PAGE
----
The authors utilized a clinically annotated cohort of 100 patients with NMIBC that we had previously reported on their somatic mutational spectrum. These patients were unselected for inherited cancer syndromes suggesting that the results would not be enriched compared to the standard clinical population. Patients were prospectively enrolled in a protocol for molecular profiling of tumor-normal DNA pairs using next-generation sequencing within a CLIA-certified lab (NCT01775072).
In the analysis presented at this year’s AUA Annual Meeting, Dr. Pietzak and colleagues performed germline variation analysis on pathogenic or likely pathogenic (P/LP) germline variants in a panel of 82 genes associated with hereditary cancer predisposition were assessed in accordance with recommendations of the American College of Medical Genetics and Genomics.
Among 100 patients in the cohort, the authors identified a total of 12 with P/LP germline variants. Notably, results varied by tumor grade: P/LP germline variants were identified in 12 (15.7%) patients with high-grade NMIBC (n = 76) and 0 patients with low-grade NMIBC (n = 24).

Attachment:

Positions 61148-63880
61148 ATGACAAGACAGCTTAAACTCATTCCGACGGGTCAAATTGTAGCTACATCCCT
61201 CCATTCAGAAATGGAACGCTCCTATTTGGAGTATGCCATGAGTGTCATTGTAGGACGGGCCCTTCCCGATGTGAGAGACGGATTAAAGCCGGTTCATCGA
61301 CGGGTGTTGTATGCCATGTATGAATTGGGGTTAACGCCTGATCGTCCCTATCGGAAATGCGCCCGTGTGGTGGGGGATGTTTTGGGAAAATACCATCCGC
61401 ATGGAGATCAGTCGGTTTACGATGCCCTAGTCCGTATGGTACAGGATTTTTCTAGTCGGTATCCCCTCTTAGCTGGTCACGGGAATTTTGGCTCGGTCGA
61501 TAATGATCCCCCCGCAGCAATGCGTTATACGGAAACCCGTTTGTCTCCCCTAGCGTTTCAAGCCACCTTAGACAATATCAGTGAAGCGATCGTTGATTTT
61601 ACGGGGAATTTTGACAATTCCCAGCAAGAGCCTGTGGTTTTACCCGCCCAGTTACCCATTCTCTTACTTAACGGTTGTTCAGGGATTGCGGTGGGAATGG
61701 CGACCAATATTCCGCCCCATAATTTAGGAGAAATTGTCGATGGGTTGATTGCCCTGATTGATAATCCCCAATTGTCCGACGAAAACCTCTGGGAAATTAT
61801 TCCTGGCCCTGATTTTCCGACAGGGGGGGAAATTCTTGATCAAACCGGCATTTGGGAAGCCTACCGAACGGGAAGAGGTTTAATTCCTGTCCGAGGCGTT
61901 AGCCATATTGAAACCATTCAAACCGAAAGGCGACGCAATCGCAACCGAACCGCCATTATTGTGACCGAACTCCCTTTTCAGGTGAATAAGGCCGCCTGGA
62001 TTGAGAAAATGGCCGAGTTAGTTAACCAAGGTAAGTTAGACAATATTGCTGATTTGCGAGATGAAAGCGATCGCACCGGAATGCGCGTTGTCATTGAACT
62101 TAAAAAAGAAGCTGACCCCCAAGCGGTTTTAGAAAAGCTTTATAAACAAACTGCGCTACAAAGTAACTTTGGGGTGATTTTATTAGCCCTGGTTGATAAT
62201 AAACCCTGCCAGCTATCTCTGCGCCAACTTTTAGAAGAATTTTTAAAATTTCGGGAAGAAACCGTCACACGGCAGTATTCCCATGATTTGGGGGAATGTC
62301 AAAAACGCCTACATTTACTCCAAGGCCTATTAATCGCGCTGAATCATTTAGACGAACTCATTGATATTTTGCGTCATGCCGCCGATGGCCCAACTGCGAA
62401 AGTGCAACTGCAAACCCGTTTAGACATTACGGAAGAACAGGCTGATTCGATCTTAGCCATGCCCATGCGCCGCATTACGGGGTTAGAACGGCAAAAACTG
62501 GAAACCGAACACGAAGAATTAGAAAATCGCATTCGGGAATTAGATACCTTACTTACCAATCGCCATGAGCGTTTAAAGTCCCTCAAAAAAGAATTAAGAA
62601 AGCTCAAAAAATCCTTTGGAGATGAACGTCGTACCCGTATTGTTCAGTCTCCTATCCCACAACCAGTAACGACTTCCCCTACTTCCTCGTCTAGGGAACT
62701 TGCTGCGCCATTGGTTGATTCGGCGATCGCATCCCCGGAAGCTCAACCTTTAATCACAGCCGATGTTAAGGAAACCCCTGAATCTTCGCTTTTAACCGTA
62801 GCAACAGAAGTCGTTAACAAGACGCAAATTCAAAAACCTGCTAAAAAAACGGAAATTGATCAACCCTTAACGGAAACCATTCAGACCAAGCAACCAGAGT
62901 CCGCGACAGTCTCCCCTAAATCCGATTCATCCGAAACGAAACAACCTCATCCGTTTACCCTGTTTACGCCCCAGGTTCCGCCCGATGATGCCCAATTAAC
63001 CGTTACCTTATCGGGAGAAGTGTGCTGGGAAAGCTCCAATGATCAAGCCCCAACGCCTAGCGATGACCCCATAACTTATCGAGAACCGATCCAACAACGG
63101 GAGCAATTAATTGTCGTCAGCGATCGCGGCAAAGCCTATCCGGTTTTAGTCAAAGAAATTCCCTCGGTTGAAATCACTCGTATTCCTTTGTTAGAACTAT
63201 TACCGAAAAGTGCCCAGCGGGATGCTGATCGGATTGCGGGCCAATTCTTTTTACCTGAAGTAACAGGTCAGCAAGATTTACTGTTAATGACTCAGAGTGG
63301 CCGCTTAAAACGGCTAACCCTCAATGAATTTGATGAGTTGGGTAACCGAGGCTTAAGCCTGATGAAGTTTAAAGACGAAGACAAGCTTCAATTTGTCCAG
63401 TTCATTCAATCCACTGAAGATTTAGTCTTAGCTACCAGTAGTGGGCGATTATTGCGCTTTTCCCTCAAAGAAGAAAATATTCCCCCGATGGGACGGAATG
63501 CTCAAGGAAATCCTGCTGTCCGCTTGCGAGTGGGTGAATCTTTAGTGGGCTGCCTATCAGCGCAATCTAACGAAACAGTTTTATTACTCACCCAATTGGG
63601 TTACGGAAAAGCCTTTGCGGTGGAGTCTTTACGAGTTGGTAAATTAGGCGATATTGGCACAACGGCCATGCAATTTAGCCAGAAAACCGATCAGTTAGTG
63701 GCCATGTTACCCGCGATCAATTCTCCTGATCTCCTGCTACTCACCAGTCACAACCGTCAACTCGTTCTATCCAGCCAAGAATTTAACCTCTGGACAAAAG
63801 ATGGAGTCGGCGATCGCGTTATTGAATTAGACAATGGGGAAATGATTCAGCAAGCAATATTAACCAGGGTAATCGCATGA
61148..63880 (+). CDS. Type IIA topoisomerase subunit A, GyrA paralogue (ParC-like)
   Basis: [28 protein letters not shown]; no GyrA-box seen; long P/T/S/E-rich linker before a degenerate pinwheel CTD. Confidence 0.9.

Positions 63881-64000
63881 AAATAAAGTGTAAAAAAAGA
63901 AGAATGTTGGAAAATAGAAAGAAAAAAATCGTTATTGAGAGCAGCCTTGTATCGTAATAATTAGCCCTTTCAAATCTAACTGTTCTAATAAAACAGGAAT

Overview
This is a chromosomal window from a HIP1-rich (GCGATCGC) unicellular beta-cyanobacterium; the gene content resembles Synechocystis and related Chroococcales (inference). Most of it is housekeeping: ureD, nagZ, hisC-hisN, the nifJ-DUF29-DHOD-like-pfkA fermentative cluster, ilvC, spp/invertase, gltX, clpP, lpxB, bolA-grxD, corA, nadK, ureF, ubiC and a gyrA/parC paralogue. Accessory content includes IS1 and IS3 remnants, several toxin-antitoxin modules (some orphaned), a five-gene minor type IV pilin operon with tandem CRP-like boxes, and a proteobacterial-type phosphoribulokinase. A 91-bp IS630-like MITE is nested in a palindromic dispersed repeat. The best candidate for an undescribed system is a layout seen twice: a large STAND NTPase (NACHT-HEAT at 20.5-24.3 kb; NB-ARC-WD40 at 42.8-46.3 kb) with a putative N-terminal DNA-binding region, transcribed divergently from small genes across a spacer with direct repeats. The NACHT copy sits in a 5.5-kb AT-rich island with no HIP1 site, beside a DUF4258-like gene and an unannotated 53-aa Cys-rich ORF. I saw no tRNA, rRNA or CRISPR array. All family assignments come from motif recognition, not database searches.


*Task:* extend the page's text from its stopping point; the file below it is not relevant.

The majority of identified variants were in DDR genes: nine (11.8%) patients with high-grade NMIBC had P/LP variants in DDR genes. Of these, four were in nucleotide excision repair genes (ERCC2  and ERCC3 ) and four were in homologous recombination repair genes (BRCA1 , BARD1 , RAD50 , and RECQL4 ).
An additional patient had a P/LP germline mutation SDHA and two others had P/LP low-penetrance germline mutations in FH and APC.
In spite of these germline cancer predisposition characteristics, none of these 12 patients had early-onset disease (≤ 45 years at diagnosis) or a family history of urothelial cancer. However, these germline variants were associated with a higher frequency of nonurothelial cancers (15% vs. 42%), Ashkenazi Jewish ancestry (27% vs .42%), and multifocal tumors at initial diagnosis (42% vs. 75%).
The authors conclude that germline variants are more common than anticipated in high-grade NMIBC and may have important implications for treatments (targeting DNA repair), counseling, screening, and prevention.
Presented by: Eugene Pietzak, MD, Surgeon, Memorial Sloan Kettering Cancer Center, New York, New York
Co-Authors: Maria Carlo, Preethi Srinivasan, Chai Bandlamudi, Vijai Joseph, Aleksandra Walasek, Timothy Clinton, Nima Almassi, Michal Wiseman, Aliya Khurram, Aditya Bagrodia, Eugene Cha, Diana Mandelker, Yelena Kemel, Liying Zhang, Zsofia Stadler, Michael Walsh, Karen Cadoo, Guido Dalbagni, Hikmat Al-Ahmadie, Jonathan Rosenberg, David Solit, Gopa Iyer, Barry Taylor, Michael Berger, Kenneth Offit, Dean Bajorin, Mark Robson, and Bernard Bochner
Written by: Christopher J.D. Wallis, MD, PhD, Urologic Oncology Fellow, Vanderbilt University Medical Center, Nashville, Tennessee, Twitter: @WallisCJD at the 2020 American Urological Association (AUA) Annual Meeting, Virtual Experience #AUA20, June 27- 28, 2020